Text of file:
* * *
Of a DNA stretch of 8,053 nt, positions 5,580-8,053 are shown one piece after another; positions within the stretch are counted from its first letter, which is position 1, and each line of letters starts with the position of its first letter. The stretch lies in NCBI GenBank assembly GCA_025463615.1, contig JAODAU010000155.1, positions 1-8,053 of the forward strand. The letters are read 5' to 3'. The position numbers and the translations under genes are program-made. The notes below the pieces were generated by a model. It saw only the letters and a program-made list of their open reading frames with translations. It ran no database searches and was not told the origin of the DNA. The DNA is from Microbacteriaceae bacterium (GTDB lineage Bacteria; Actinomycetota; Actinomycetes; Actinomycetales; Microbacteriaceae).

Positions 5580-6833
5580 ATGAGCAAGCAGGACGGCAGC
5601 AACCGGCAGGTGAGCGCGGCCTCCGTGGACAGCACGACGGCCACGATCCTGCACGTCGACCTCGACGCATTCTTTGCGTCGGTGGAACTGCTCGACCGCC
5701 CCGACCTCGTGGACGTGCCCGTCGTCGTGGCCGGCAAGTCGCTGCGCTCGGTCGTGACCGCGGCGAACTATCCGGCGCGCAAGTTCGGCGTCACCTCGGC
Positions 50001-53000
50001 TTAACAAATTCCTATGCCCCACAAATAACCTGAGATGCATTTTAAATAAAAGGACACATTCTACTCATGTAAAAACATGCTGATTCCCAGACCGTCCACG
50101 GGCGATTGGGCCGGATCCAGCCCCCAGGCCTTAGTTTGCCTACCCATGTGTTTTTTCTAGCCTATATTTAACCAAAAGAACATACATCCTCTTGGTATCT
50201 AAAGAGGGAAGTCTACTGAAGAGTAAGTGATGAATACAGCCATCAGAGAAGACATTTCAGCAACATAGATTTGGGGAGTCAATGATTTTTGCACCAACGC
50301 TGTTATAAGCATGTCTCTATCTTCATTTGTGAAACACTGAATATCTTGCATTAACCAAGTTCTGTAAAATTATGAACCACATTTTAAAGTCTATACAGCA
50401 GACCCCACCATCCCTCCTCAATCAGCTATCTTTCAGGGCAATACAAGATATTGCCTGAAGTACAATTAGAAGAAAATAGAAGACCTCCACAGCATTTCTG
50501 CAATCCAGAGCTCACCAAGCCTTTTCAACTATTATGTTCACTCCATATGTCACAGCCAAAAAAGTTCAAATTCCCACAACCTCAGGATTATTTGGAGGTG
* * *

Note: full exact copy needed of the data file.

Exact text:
Of a DNA stretch of 8,053 nt, positions 5,580-8,053 are shown one piece after another; positions within the stretch are counted from its first letter, which is position 1, and each line of letters starts with the position of its first letter. The stretch lies in NCBI GenBank assembly GCA_025463615.1, contig JAODAU010000155.1, positions 1-8,053 of the forward strand. The letters are read 5' to 3'. The position numbers and the translations under genes are program-made. The notes below the pieces were generated by a model. It saw only the letters and a program-made list of their open reading frames with translations. It ran no database searches and was not told the origin of the DNA. The DNA is from Microbacteriaceae bacterium (GTDB lineage Bacteria; Actinomycetota; Actinomycetes; Actinomycetales; Microbacteriaceae).

Positions 5580-6833
5580 ATGAGCAAGCAGGACGGCAGC
5601 AACCGGCAGGTGAGCGCGGCCTCCGTGGACAGCACGACGGCCACGATCCTGCACGTCGACCTCGACGCATTCTTTGCGTCGGTGGAACTGCTCGACCGCC
5701 CCGACCTCGTGGACGTGCCCGTCGTCGTGGCCGGCAAGTCGCTGCGCTCGGTCGTGACCGCGGCGAACTATCCGGCGCGCAAGTTCGGCGTCACCTCGGC
Positions 50001-53000
50001 TTAACAAATTCCTATGCCCCACAAATAACCTGAGATGCATTTTAAATAAAAGGACACATTCTACTCATGTAAAAACATGCTGATTCCCAGACCGTCCACG
50101 GGCGATTGGGCCGGATCCAGCCCCCAGGCCTTAGTTTGCCTACCCATGTGTTTTTTCTAGCCTATATTTAACCAAAAGAACATACATCCTCTTGGTATCT
50201 AAAGAGGGAAGTCTACTGAAGAGTAAGTGATGAATACAGCCATCAGAGAAGACATTTCAGCAACATAGATTTGGGGAGTCAATGATTTTTGCACCAACGC
50301 TGTTATAAGCATGTCTCTATCTTCATTTGTGAAACACTGAATATCTTGCATTAACCAAGTTCTGTAAAATTATGAACCACATTTTAAAGTCTATACAGCA
50401 GACCCCACCATCCCTCCTCAATCAGCTATCTTTCAGGGCAATACAAGATATTGCCTGAAGTACAATTAGAAGAAAATAGAAGACCTCCACAGCATTTCTG
50501 CAATCCAGAGCTCACCAAGCCTTTTCAACTATTATGTTCACTCCATATGTCACAGCCAAAAAAGTTCAAATTCCCACAACCTCAGGATTATTTGGAGGTG